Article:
ALTER MASTER KEY DROP ENCRYPTION BY SERVICE MASTER KEY;
Now, let me share you one of my practical example I have used so many times. Generally while developing the project, I used to create DMK in development environment, when it is needed to put the work in live environment, I used to take backup of DMK from development server, put a .DMK file to live server, restore that .DMK file in live server and execute following commands so that certificates I created on my development DB works well on my live server too.
OPEN MASTER KEY DECRYPTION BY PASSWORD = '$qlhub'
ALTER MASTER KEY ADD ENCRYPTION BY SERVICE MASTER KEY

Once you have SMK and DMK, you will have choice to go for Certificates, Asymmetric key, Symmetric key. Scope of this article is use of certificate. Let us start our journey.
Certificate is a kind of Asymmetric encryption with some additional metadata. In Asymmetric encryption data got encryption by two different methods but mathematically both are same. You can use “CREATE CERTIFICATE” T-SQL for creating new or use existing certificate.
--create new cerfiticate
CREATE CERTIFICATE ADV
ENCRYPTION BY PASSWORD ='$qlhub'
WITH SUBJECT ='ADVENTUREWORKS CERTIFICATE',
START_DATE='09/14/2009', --IF NOT PROVIDED, CURRENT DATE IS START DATE
EXPIRY_DATE='09/13/2015'-- IF NOT PROVIDED, ONE YEAR AFTER START_DATE IS EXPIRY_DATE
go
I have observed that people are really very cautious about the data and used to take regular backup of data but not that much cautious for certificates. I HIGHLY recommend taking backup of your certificate as soon as you create it, so let us seeing the script of that.
BACKUP CERTIFICATE ADV
TO FILE = 'd:\ADV.CER'
WITH PRIVATE KEY
(
      FILE='d:\ADV.PVK',
      ENCRYPTION BY PASSWORD='$qlhub',
      DECRYPTION BY PASSWORD='$qlhub'
)
go
Generally you think of restore command as soon as you finish backup. Let me tell you that there is no restore certificate command as you can restore your existing certificate from your backup file itself from CREATE CERTIFICATE command only. Have a look.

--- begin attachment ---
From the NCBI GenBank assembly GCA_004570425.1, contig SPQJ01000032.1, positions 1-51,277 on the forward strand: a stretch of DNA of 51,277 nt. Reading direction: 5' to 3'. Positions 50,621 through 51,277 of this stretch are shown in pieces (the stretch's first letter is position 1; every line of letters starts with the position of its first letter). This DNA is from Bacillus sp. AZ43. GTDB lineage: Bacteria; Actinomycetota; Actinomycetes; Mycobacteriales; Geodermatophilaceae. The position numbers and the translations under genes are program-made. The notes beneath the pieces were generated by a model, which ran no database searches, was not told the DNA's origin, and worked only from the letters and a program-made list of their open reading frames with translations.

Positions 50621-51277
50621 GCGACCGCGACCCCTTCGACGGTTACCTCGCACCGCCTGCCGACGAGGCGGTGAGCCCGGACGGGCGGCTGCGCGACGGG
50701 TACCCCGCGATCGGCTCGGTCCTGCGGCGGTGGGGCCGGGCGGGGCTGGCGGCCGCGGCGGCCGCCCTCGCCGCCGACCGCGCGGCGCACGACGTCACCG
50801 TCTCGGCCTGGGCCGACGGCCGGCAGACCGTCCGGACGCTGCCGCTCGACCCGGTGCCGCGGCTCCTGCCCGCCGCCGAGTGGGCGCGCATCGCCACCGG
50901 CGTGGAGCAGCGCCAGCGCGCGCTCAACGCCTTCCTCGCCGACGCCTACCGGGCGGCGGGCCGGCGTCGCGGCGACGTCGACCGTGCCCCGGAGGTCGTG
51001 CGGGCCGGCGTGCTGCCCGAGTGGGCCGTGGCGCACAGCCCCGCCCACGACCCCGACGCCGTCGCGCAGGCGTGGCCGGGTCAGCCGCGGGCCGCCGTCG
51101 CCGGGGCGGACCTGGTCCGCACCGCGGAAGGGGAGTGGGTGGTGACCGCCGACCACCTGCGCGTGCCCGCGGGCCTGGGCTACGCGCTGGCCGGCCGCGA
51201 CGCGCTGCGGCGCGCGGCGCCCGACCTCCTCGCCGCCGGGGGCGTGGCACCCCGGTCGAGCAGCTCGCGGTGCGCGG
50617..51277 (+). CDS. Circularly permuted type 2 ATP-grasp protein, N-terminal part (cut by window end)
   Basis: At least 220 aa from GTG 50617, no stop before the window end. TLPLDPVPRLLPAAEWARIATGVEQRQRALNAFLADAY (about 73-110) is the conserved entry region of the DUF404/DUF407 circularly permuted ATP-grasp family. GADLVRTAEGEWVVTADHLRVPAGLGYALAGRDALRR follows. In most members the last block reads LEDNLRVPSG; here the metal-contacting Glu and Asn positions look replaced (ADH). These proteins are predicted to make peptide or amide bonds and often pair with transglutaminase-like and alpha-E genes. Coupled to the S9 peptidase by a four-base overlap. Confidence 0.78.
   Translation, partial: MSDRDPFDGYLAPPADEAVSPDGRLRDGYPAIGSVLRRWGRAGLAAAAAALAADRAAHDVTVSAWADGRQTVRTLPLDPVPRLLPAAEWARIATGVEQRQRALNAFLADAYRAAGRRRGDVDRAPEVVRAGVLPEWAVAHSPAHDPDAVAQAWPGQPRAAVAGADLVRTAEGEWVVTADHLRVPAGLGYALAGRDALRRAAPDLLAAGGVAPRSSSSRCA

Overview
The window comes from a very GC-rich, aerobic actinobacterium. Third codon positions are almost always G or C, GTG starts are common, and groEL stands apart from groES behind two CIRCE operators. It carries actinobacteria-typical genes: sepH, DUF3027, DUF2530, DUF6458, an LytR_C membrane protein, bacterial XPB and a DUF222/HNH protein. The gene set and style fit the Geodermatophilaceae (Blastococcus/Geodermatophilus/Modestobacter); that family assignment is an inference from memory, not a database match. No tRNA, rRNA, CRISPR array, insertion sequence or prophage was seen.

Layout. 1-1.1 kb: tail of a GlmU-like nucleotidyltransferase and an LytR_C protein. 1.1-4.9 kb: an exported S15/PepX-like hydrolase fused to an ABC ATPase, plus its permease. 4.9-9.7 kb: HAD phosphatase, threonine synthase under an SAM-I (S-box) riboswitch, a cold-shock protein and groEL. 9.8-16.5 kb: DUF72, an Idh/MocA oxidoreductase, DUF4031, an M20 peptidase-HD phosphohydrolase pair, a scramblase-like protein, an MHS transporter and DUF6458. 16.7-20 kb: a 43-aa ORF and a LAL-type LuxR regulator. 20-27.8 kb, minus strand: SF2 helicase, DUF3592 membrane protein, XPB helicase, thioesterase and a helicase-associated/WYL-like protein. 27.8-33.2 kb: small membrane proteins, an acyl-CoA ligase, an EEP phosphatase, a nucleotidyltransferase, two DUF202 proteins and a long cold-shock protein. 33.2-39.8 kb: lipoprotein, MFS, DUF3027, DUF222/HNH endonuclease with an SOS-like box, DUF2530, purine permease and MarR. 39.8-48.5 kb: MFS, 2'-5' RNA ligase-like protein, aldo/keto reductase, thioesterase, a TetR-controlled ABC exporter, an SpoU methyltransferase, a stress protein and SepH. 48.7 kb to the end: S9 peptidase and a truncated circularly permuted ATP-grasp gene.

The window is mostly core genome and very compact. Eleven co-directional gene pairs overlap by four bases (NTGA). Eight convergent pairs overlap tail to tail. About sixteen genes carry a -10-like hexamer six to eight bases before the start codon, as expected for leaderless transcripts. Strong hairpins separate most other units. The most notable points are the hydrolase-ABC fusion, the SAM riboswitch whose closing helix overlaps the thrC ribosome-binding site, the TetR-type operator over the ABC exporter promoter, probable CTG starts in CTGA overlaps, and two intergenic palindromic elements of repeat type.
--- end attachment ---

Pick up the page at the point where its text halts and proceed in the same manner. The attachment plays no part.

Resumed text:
--LET US drop just created certificate and restore it from
--.cer file so that we are sure that certificate is created
--perfectly
DROP CERTIFICATE ADV
--restore from file
CREATE CERTIFICATE ADV
FROM FILE='D:\ADV.CER'
Once you create certificate and take a backup of it, now, you are ready to encrypt your data with certificate and decrypt it whenever it is needed.
DECLARE @Text nvarchar(max)
DECLARE @TextEnrypt varbinary(128)
DECLARE @TextDecrypt nvarchar(max)
SET @Text=N'hi, this is first certificate test, created by Ritesh Shah'
SET @TextEnrypt=ENCRYPTBYCERT(CERT_ID('ADV'),@Text)
SET@TextDecrypt=DECRYPTBYCERT(CERT_ID('ADV'),@TextEnrypt,N'$qlhub')
SELECT @Text AS 'ORIGINAL TEXT',@TextEnrypt AS 'Encrypted Text',@TextDecrypt as 'Decrypted Text'
GO

I have a Database Master key and planned out my encryption strategy at least for the near future as follows:
DATABASE MASTER KEY |_____Certificate          |________SYMMETRIC KEY encrypted by Certificate above.
So I created my DB Master Key with a Password, then I created my certificate and then created my Symmetric Key with decryption by certificate.  What I found out was that currently we had implemented encryption and decryption by using an external encrypter/decrypter which was function based.  So you would use something like:
SELECT dbo.fn_EncryptMyString('41111111111111111')
I would get the character value back with it encrypted.  Then I would be able to decrypt with
SELECT dbo.fn_DecryptMyString(fieldInDatabase)
When moving to SQL Server encryption using SYMMETRIC KEY en/decryption, doing it inside a Function is not supported for using a DATABASE MASTER KEY because of the nature of a function in a query.  So you cannot open a Symmetric Key inside a function, you must use Certificates.
This is what led me to this experience.  First you Create or Open your DATABASE MASTER KEY and then you would create the Certificate with all the information that is necessary to create it:
CREATE CERTIFICATE NameOfCertificateENCRYPTION BY PASSWORD = 'pGFD4bb925DGvbd2439587y'WITH SUBJECT = 'This is My Subject', EXPIRY_DATE = '10/31/2009';